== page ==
To say that Hugo is the finest use of 3D technology that I’ve ever seen doesn’t do justice to what Scorsese and cinematographer Robert Richardson achieve with this picture. I don’t particularly like 3D, and yet the visual bravura of Hugo has convinced me that, when utilized by a master filmmaker and treated as an artistic device, it is a major cinematic innovation, on par with the innovations of Méliès and the Lumière Brothers.

This movie is so rich – not just visually, but emotionally – that even after four viewings I am still overwhelmed by it. The performances, from the brilliant and hilarious physical comedy of Sacha Baron Cohen’s Station Inspector, to Kingsley’s nuanced, powerful portrayal of Méliès, are superb. The editing, by the wonderful and loyal Scorsese collaborator Thelma Schoonmaker, is as crisp and exciting as ever.

But in the end, if Scorsese is Hugo, the film preservationist – the boy who restores the magic in a broken machine – then Méliès can be seen as a stand-in for any one of Scorsese’s filmmaking influences whose work he has restored through his Film Foundation, including Michael Powell, Elia Kazan, Luchino Visconti and, of course, Méliès himself. But surely Scorsese knows that, by the end of Hugo, when Méliès takes the stage and tearfully acknowledges Hugo before a screening of his restored work, that it’s impossible for someone like me to look at Méliès, the great innovator of cinema, without thinking of Scorsese, the wise master of filmmaking who influenced me.

This is the work of a master at the height of his cinematic powers. People who truly love film have, picture after picture, said this exact same thing about Scorsese many times. We said it when The Aviator (2004) soared as the most ambitious, energetic and entertaining Hollywood biopic in years. We said it when The Departed (2006) was no less than the great American tragedy of the 2000s, a masterful return to the gangster picture that held us captivated in our seats. And we’re saying it again for Hugo, a movie that has been surrounded by so much negativity from the first announcement that Scorsese would direct a 3D picture – as if the world’s finest filmmaker, who has never made anything short of a great film, wouldn’t find a way to discover the art in 3D technology and take it to an entirely new level – and not only that, but do it with his most passionate cause as his subject material.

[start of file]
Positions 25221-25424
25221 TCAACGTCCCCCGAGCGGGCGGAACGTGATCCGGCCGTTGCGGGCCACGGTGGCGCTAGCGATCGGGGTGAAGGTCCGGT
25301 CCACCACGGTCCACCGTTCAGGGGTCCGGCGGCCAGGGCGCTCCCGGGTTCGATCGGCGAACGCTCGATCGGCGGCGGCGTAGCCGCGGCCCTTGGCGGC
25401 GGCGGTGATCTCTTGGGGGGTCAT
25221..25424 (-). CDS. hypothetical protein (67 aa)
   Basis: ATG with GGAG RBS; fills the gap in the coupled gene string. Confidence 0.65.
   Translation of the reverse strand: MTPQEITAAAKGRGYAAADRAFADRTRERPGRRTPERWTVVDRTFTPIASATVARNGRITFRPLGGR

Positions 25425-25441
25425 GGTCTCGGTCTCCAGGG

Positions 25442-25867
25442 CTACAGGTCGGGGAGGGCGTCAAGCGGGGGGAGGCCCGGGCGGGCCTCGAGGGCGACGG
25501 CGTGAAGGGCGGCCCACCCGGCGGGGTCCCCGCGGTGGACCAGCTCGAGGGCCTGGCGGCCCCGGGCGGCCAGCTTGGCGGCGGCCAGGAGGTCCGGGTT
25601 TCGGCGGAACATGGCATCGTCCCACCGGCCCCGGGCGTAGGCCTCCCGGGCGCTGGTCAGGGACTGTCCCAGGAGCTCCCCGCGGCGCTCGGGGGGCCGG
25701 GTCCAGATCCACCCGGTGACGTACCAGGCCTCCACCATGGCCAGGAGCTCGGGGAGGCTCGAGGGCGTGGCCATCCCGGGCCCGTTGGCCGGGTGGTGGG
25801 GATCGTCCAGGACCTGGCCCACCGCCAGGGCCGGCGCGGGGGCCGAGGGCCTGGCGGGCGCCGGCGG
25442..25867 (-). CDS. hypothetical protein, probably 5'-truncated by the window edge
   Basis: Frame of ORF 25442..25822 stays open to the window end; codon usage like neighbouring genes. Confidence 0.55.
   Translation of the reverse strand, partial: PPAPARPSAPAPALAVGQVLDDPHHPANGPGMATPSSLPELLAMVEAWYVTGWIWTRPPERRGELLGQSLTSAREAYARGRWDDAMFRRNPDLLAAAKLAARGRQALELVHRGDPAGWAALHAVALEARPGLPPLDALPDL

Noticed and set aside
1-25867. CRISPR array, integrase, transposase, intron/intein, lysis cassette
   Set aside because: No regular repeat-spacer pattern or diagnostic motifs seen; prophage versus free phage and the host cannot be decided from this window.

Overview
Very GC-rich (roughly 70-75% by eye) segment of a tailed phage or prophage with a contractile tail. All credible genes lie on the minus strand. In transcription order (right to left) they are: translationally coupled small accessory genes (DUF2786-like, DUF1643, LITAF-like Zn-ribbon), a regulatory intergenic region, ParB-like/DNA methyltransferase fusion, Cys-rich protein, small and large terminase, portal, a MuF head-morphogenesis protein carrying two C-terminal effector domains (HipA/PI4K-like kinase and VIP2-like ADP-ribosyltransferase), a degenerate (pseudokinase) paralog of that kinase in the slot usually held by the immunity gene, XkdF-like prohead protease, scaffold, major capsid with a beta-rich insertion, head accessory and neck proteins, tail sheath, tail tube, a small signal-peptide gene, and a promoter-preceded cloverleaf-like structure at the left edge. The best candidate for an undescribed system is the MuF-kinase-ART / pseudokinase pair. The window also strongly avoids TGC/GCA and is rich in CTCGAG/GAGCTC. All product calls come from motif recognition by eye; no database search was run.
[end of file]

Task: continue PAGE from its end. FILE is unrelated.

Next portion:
My loyalty to Scorsese is boundless, and I’ve suffered through the lows – throwing things at the television when he unfairly lost Best Director Academy Awards for Gangs of New York and The Aviator to inferior films, listening to pseudo-intellectual hipsters knock on the brilliance of Shutter Island (2010) – and I’ve been with him through the highs. And let me tell you, there is nothing that feels as wonderful as watching the artist you love and defend your entire life receive the praise and admiration he so richly deserves, squashing the cynicism of those who feel his time has past. This is his time. George Méliès, step aside for another master of cinema. Martin Scorsese, take a bow.

2. The Descendants (Alexander Payne)